Nothing is worse than looking forward to having a picnic on your lawn and ending up seeing a bunch of weeds. Whether it be some string ivy, coarsely-textured clovers, or puffy dandelions, we understand that it is frustrating especially since once they have rooted, it is pretty hard to get them to disappear.
But, do not fear because we have got all the information to help you bring back your gorgeous lawn by ridding it of those terrible weeds and giving your turf a well-deserved boost.
What Is The Best Way To Get Rid Of Weeds Permanently?
It is hard to picture but weeds are plants like grass, shrubs, and flower, and just like any plant, they will grow as thick as you will allow them to. With that being said, in order to prevent this from happening, you will need to make your lawn an environment that is difficult for weeds to thrive in.
What encourages weeds to grow is thin low-mowed grass, water-deprived lawn, and compacted soil.
If your lawn is full of weeds then this guide will go over the best steps to create a healthy lawn where grass will thrive and choke out any new weed growth. We’ll also discuss pre-emergents and treatment options you can do now to prevent new growth and kill off existing growth. But first a lesson on the most common types of weeds that you probably have.
What Are The Most Common Types Of Weeds?
It will come in handy if you are able to identify the three most common types of weeds. This is because you will need to identify the type of weed in order to find and provide the correct treatment to your lawn.
- Annual Weeds – Annual Grassy weeds are known to be very deceiving as they look very similar to that of actual grass. Along with this, they grow in the same manner as grass does. Two common types of grassy weeds are foxtails and crabgrass.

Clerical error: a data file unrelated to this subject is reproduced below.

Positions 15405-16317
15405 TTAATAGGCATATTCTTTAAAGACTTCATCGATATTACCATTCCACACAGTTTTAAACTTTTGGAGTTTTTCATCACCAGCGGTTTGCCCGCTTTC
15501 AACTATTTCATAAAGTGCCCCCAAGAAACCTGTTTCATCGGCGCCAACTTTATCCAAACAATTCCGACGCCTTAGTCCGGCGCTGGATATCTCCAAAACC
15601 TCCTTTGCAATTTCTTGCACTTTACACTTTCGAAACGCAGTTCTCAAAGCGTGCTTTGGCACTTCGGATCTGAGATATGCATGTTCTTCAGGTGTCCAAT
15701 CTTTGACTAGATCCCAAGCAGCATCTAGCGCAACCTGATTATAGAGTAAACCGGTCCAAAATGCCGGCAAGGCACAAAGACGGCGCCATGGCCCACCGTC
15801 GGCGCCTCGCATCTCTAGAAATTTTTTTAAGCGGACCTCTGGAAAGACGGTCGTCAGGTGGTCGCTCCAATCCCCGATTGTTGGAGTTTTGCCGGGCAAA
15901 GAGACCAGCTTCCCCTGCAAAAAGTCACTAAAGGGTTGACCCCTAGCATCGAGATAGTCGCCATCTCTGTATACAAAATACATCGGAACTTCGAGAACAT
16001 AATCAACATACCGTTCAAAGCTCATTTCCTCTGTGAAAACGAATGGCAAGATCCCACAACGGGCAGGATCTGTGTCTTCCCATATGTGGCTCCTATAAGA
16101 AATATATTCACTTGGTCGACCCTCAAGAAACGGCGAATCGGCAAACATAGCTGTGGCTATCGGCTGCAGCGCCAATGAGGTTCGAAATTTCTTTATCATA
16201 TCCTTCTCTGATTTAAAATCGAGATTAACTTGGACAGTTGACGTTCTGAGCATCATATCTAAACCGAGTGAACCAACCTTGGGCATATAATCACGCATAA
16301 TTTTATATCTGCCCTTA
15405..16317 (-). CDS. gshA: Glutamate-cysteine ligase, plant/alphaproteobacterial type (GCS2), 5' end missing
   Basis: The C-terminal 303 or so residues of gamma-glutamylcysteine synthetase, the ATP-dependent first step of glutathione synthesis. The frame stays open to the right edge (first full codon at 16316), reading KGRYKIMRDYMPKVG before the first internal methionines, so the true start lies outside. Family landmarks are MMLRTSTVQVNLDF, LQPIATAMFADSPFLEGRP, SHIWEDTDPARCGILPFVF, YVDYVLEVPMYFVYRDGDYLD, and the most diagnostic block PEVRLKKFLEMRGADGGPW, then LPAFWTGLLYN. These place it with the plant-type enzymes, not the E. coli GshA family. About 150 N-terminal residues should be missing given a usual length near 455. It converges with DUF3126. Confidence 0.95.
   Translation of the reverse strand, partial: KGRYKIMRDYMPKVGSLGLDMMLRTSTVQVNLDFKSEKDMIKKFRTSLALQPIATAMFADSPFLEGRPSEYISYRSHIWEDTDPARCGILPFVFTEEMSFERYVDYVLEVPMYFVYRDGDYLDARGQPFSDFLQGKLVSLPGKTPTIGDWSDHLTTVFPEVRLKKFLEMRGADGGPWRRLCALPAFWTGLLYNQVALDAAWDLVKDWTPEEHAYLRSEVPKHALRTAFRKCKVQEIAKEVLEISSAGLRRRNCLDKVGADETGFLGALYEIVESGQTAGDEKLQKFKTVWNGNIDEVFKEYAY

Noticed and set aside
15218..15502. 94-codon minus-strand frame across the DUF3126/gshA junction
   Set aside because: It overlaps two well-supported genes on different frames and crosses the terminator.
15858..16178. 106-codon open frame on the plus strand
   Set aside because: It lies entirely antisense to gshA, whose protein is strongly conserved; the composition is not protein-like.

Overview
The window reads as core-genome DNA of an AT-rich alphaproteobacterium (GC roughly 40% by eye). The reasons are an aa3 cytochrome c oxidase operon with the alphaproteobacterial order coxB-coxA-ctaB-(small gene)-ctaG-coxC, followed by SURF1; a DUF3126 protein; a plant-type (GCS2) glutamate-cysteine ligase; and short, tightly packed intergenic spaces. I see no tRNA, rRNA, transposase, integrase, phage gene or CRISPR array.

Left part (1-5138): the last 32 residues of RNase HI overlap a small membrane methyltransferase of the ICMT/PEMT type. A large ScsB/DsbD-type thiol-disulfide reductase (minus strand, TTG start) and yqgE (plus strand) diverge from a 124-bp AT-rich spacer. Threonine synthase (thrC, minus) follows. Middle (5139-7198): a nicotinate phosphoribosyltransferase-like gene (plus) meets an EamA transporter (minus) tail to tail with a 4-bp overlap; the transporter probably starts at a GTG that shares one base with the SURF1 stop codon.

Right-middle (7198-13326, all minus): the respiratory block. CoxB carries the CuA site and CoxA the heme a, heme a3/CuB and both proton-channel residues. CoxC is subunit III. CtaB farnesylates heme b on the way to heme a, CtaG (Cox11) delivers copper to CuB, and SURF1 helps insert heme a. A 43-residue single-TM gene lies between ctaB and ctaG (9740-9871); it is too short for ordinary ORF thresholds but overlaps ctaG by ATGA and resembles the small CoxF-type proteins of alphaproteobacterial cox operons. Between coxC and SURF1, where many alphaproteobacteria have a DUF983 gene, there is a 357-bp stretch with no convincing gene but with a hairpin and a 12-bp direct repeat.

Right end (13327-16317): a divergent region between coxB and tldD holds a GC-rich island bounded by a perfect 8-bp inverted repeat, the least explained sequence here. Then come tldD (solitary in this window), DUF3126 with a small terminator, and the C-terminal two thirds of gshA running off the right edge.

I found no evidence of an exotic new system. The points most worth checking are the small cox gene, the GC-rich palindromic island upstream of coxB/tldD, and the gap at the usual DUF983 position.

- Biennial Weeds – these grassy weeds are grass-like weeds and have features that are more like a tube, and are not flat. A well-known example of biennial weeds is wild onion and wild garlic.
- Perennial Weeds – Broadleaf has big flat leaves and does not resemble grass or needles. A famous broadleaf weed is a dandelion.
Other Types Of Weeds
According to the Weed Science Society of America, there are three main types of weed:
Invasive weed – weeds that plant themselves and spread in natural ecosystems are considered invasive weeds. Because they don’t have any natural enemies to combat their growth, invasive weeds are considered a great threat to native plants and ecosystems and are also classified as noxious weeds. These are easy to kill with the right herbicide.
Noxious weed – this type of weed is designated noxious by local, state or federal agencies as being a hazard to agriculture, public health, wildlife or property.
Once designated, these agencies are permitted to take the necessary actions to contain or destroy the weed or limit its spread. Field Bindweed is a great example of a noxious weed, and you can access the full list here. These are more tricky to kill with store-bought liquid herbicides.
Weed – these plants are undesirable for several reasons, most notably because they create health problems for both humans and animals, and cause ecological damage or economic losses. Examples of weed are giant foxtail, lambsquarters, and crabgrass. These are easy to kill with store-bought liquid herbicides. Now onto the recommendations…
Tips To Kill Weeds In Your Lawn Without Killing Your Grass
A fast and easy way to kill weeds in your lawn is to use either, pre-emergent and post-emergent herbicides. These are made especially for weeds and will not harm your lawn if it is applied properly. Pre-emergent is designed to kill crabgrass whereas, post-emergent is designed to kill dandelions. See our recommendations on the best weed killer products, and weed killer sprays.
Or go with my recommendation mix that contains products called Certainty and Celsius. Use two scoops of each in 2 gallons of water and use a sprayer to apply. These 2 bottles will last you a few seasons for typical-sized yards.
- In "cool" season turf, Certainty Turf Herbicide will control broadleaves, sedges and Poa trivialis.
- In "warm" season turf, Certainty Turf Herbicide will control broadleaves, sedges and kyllinga.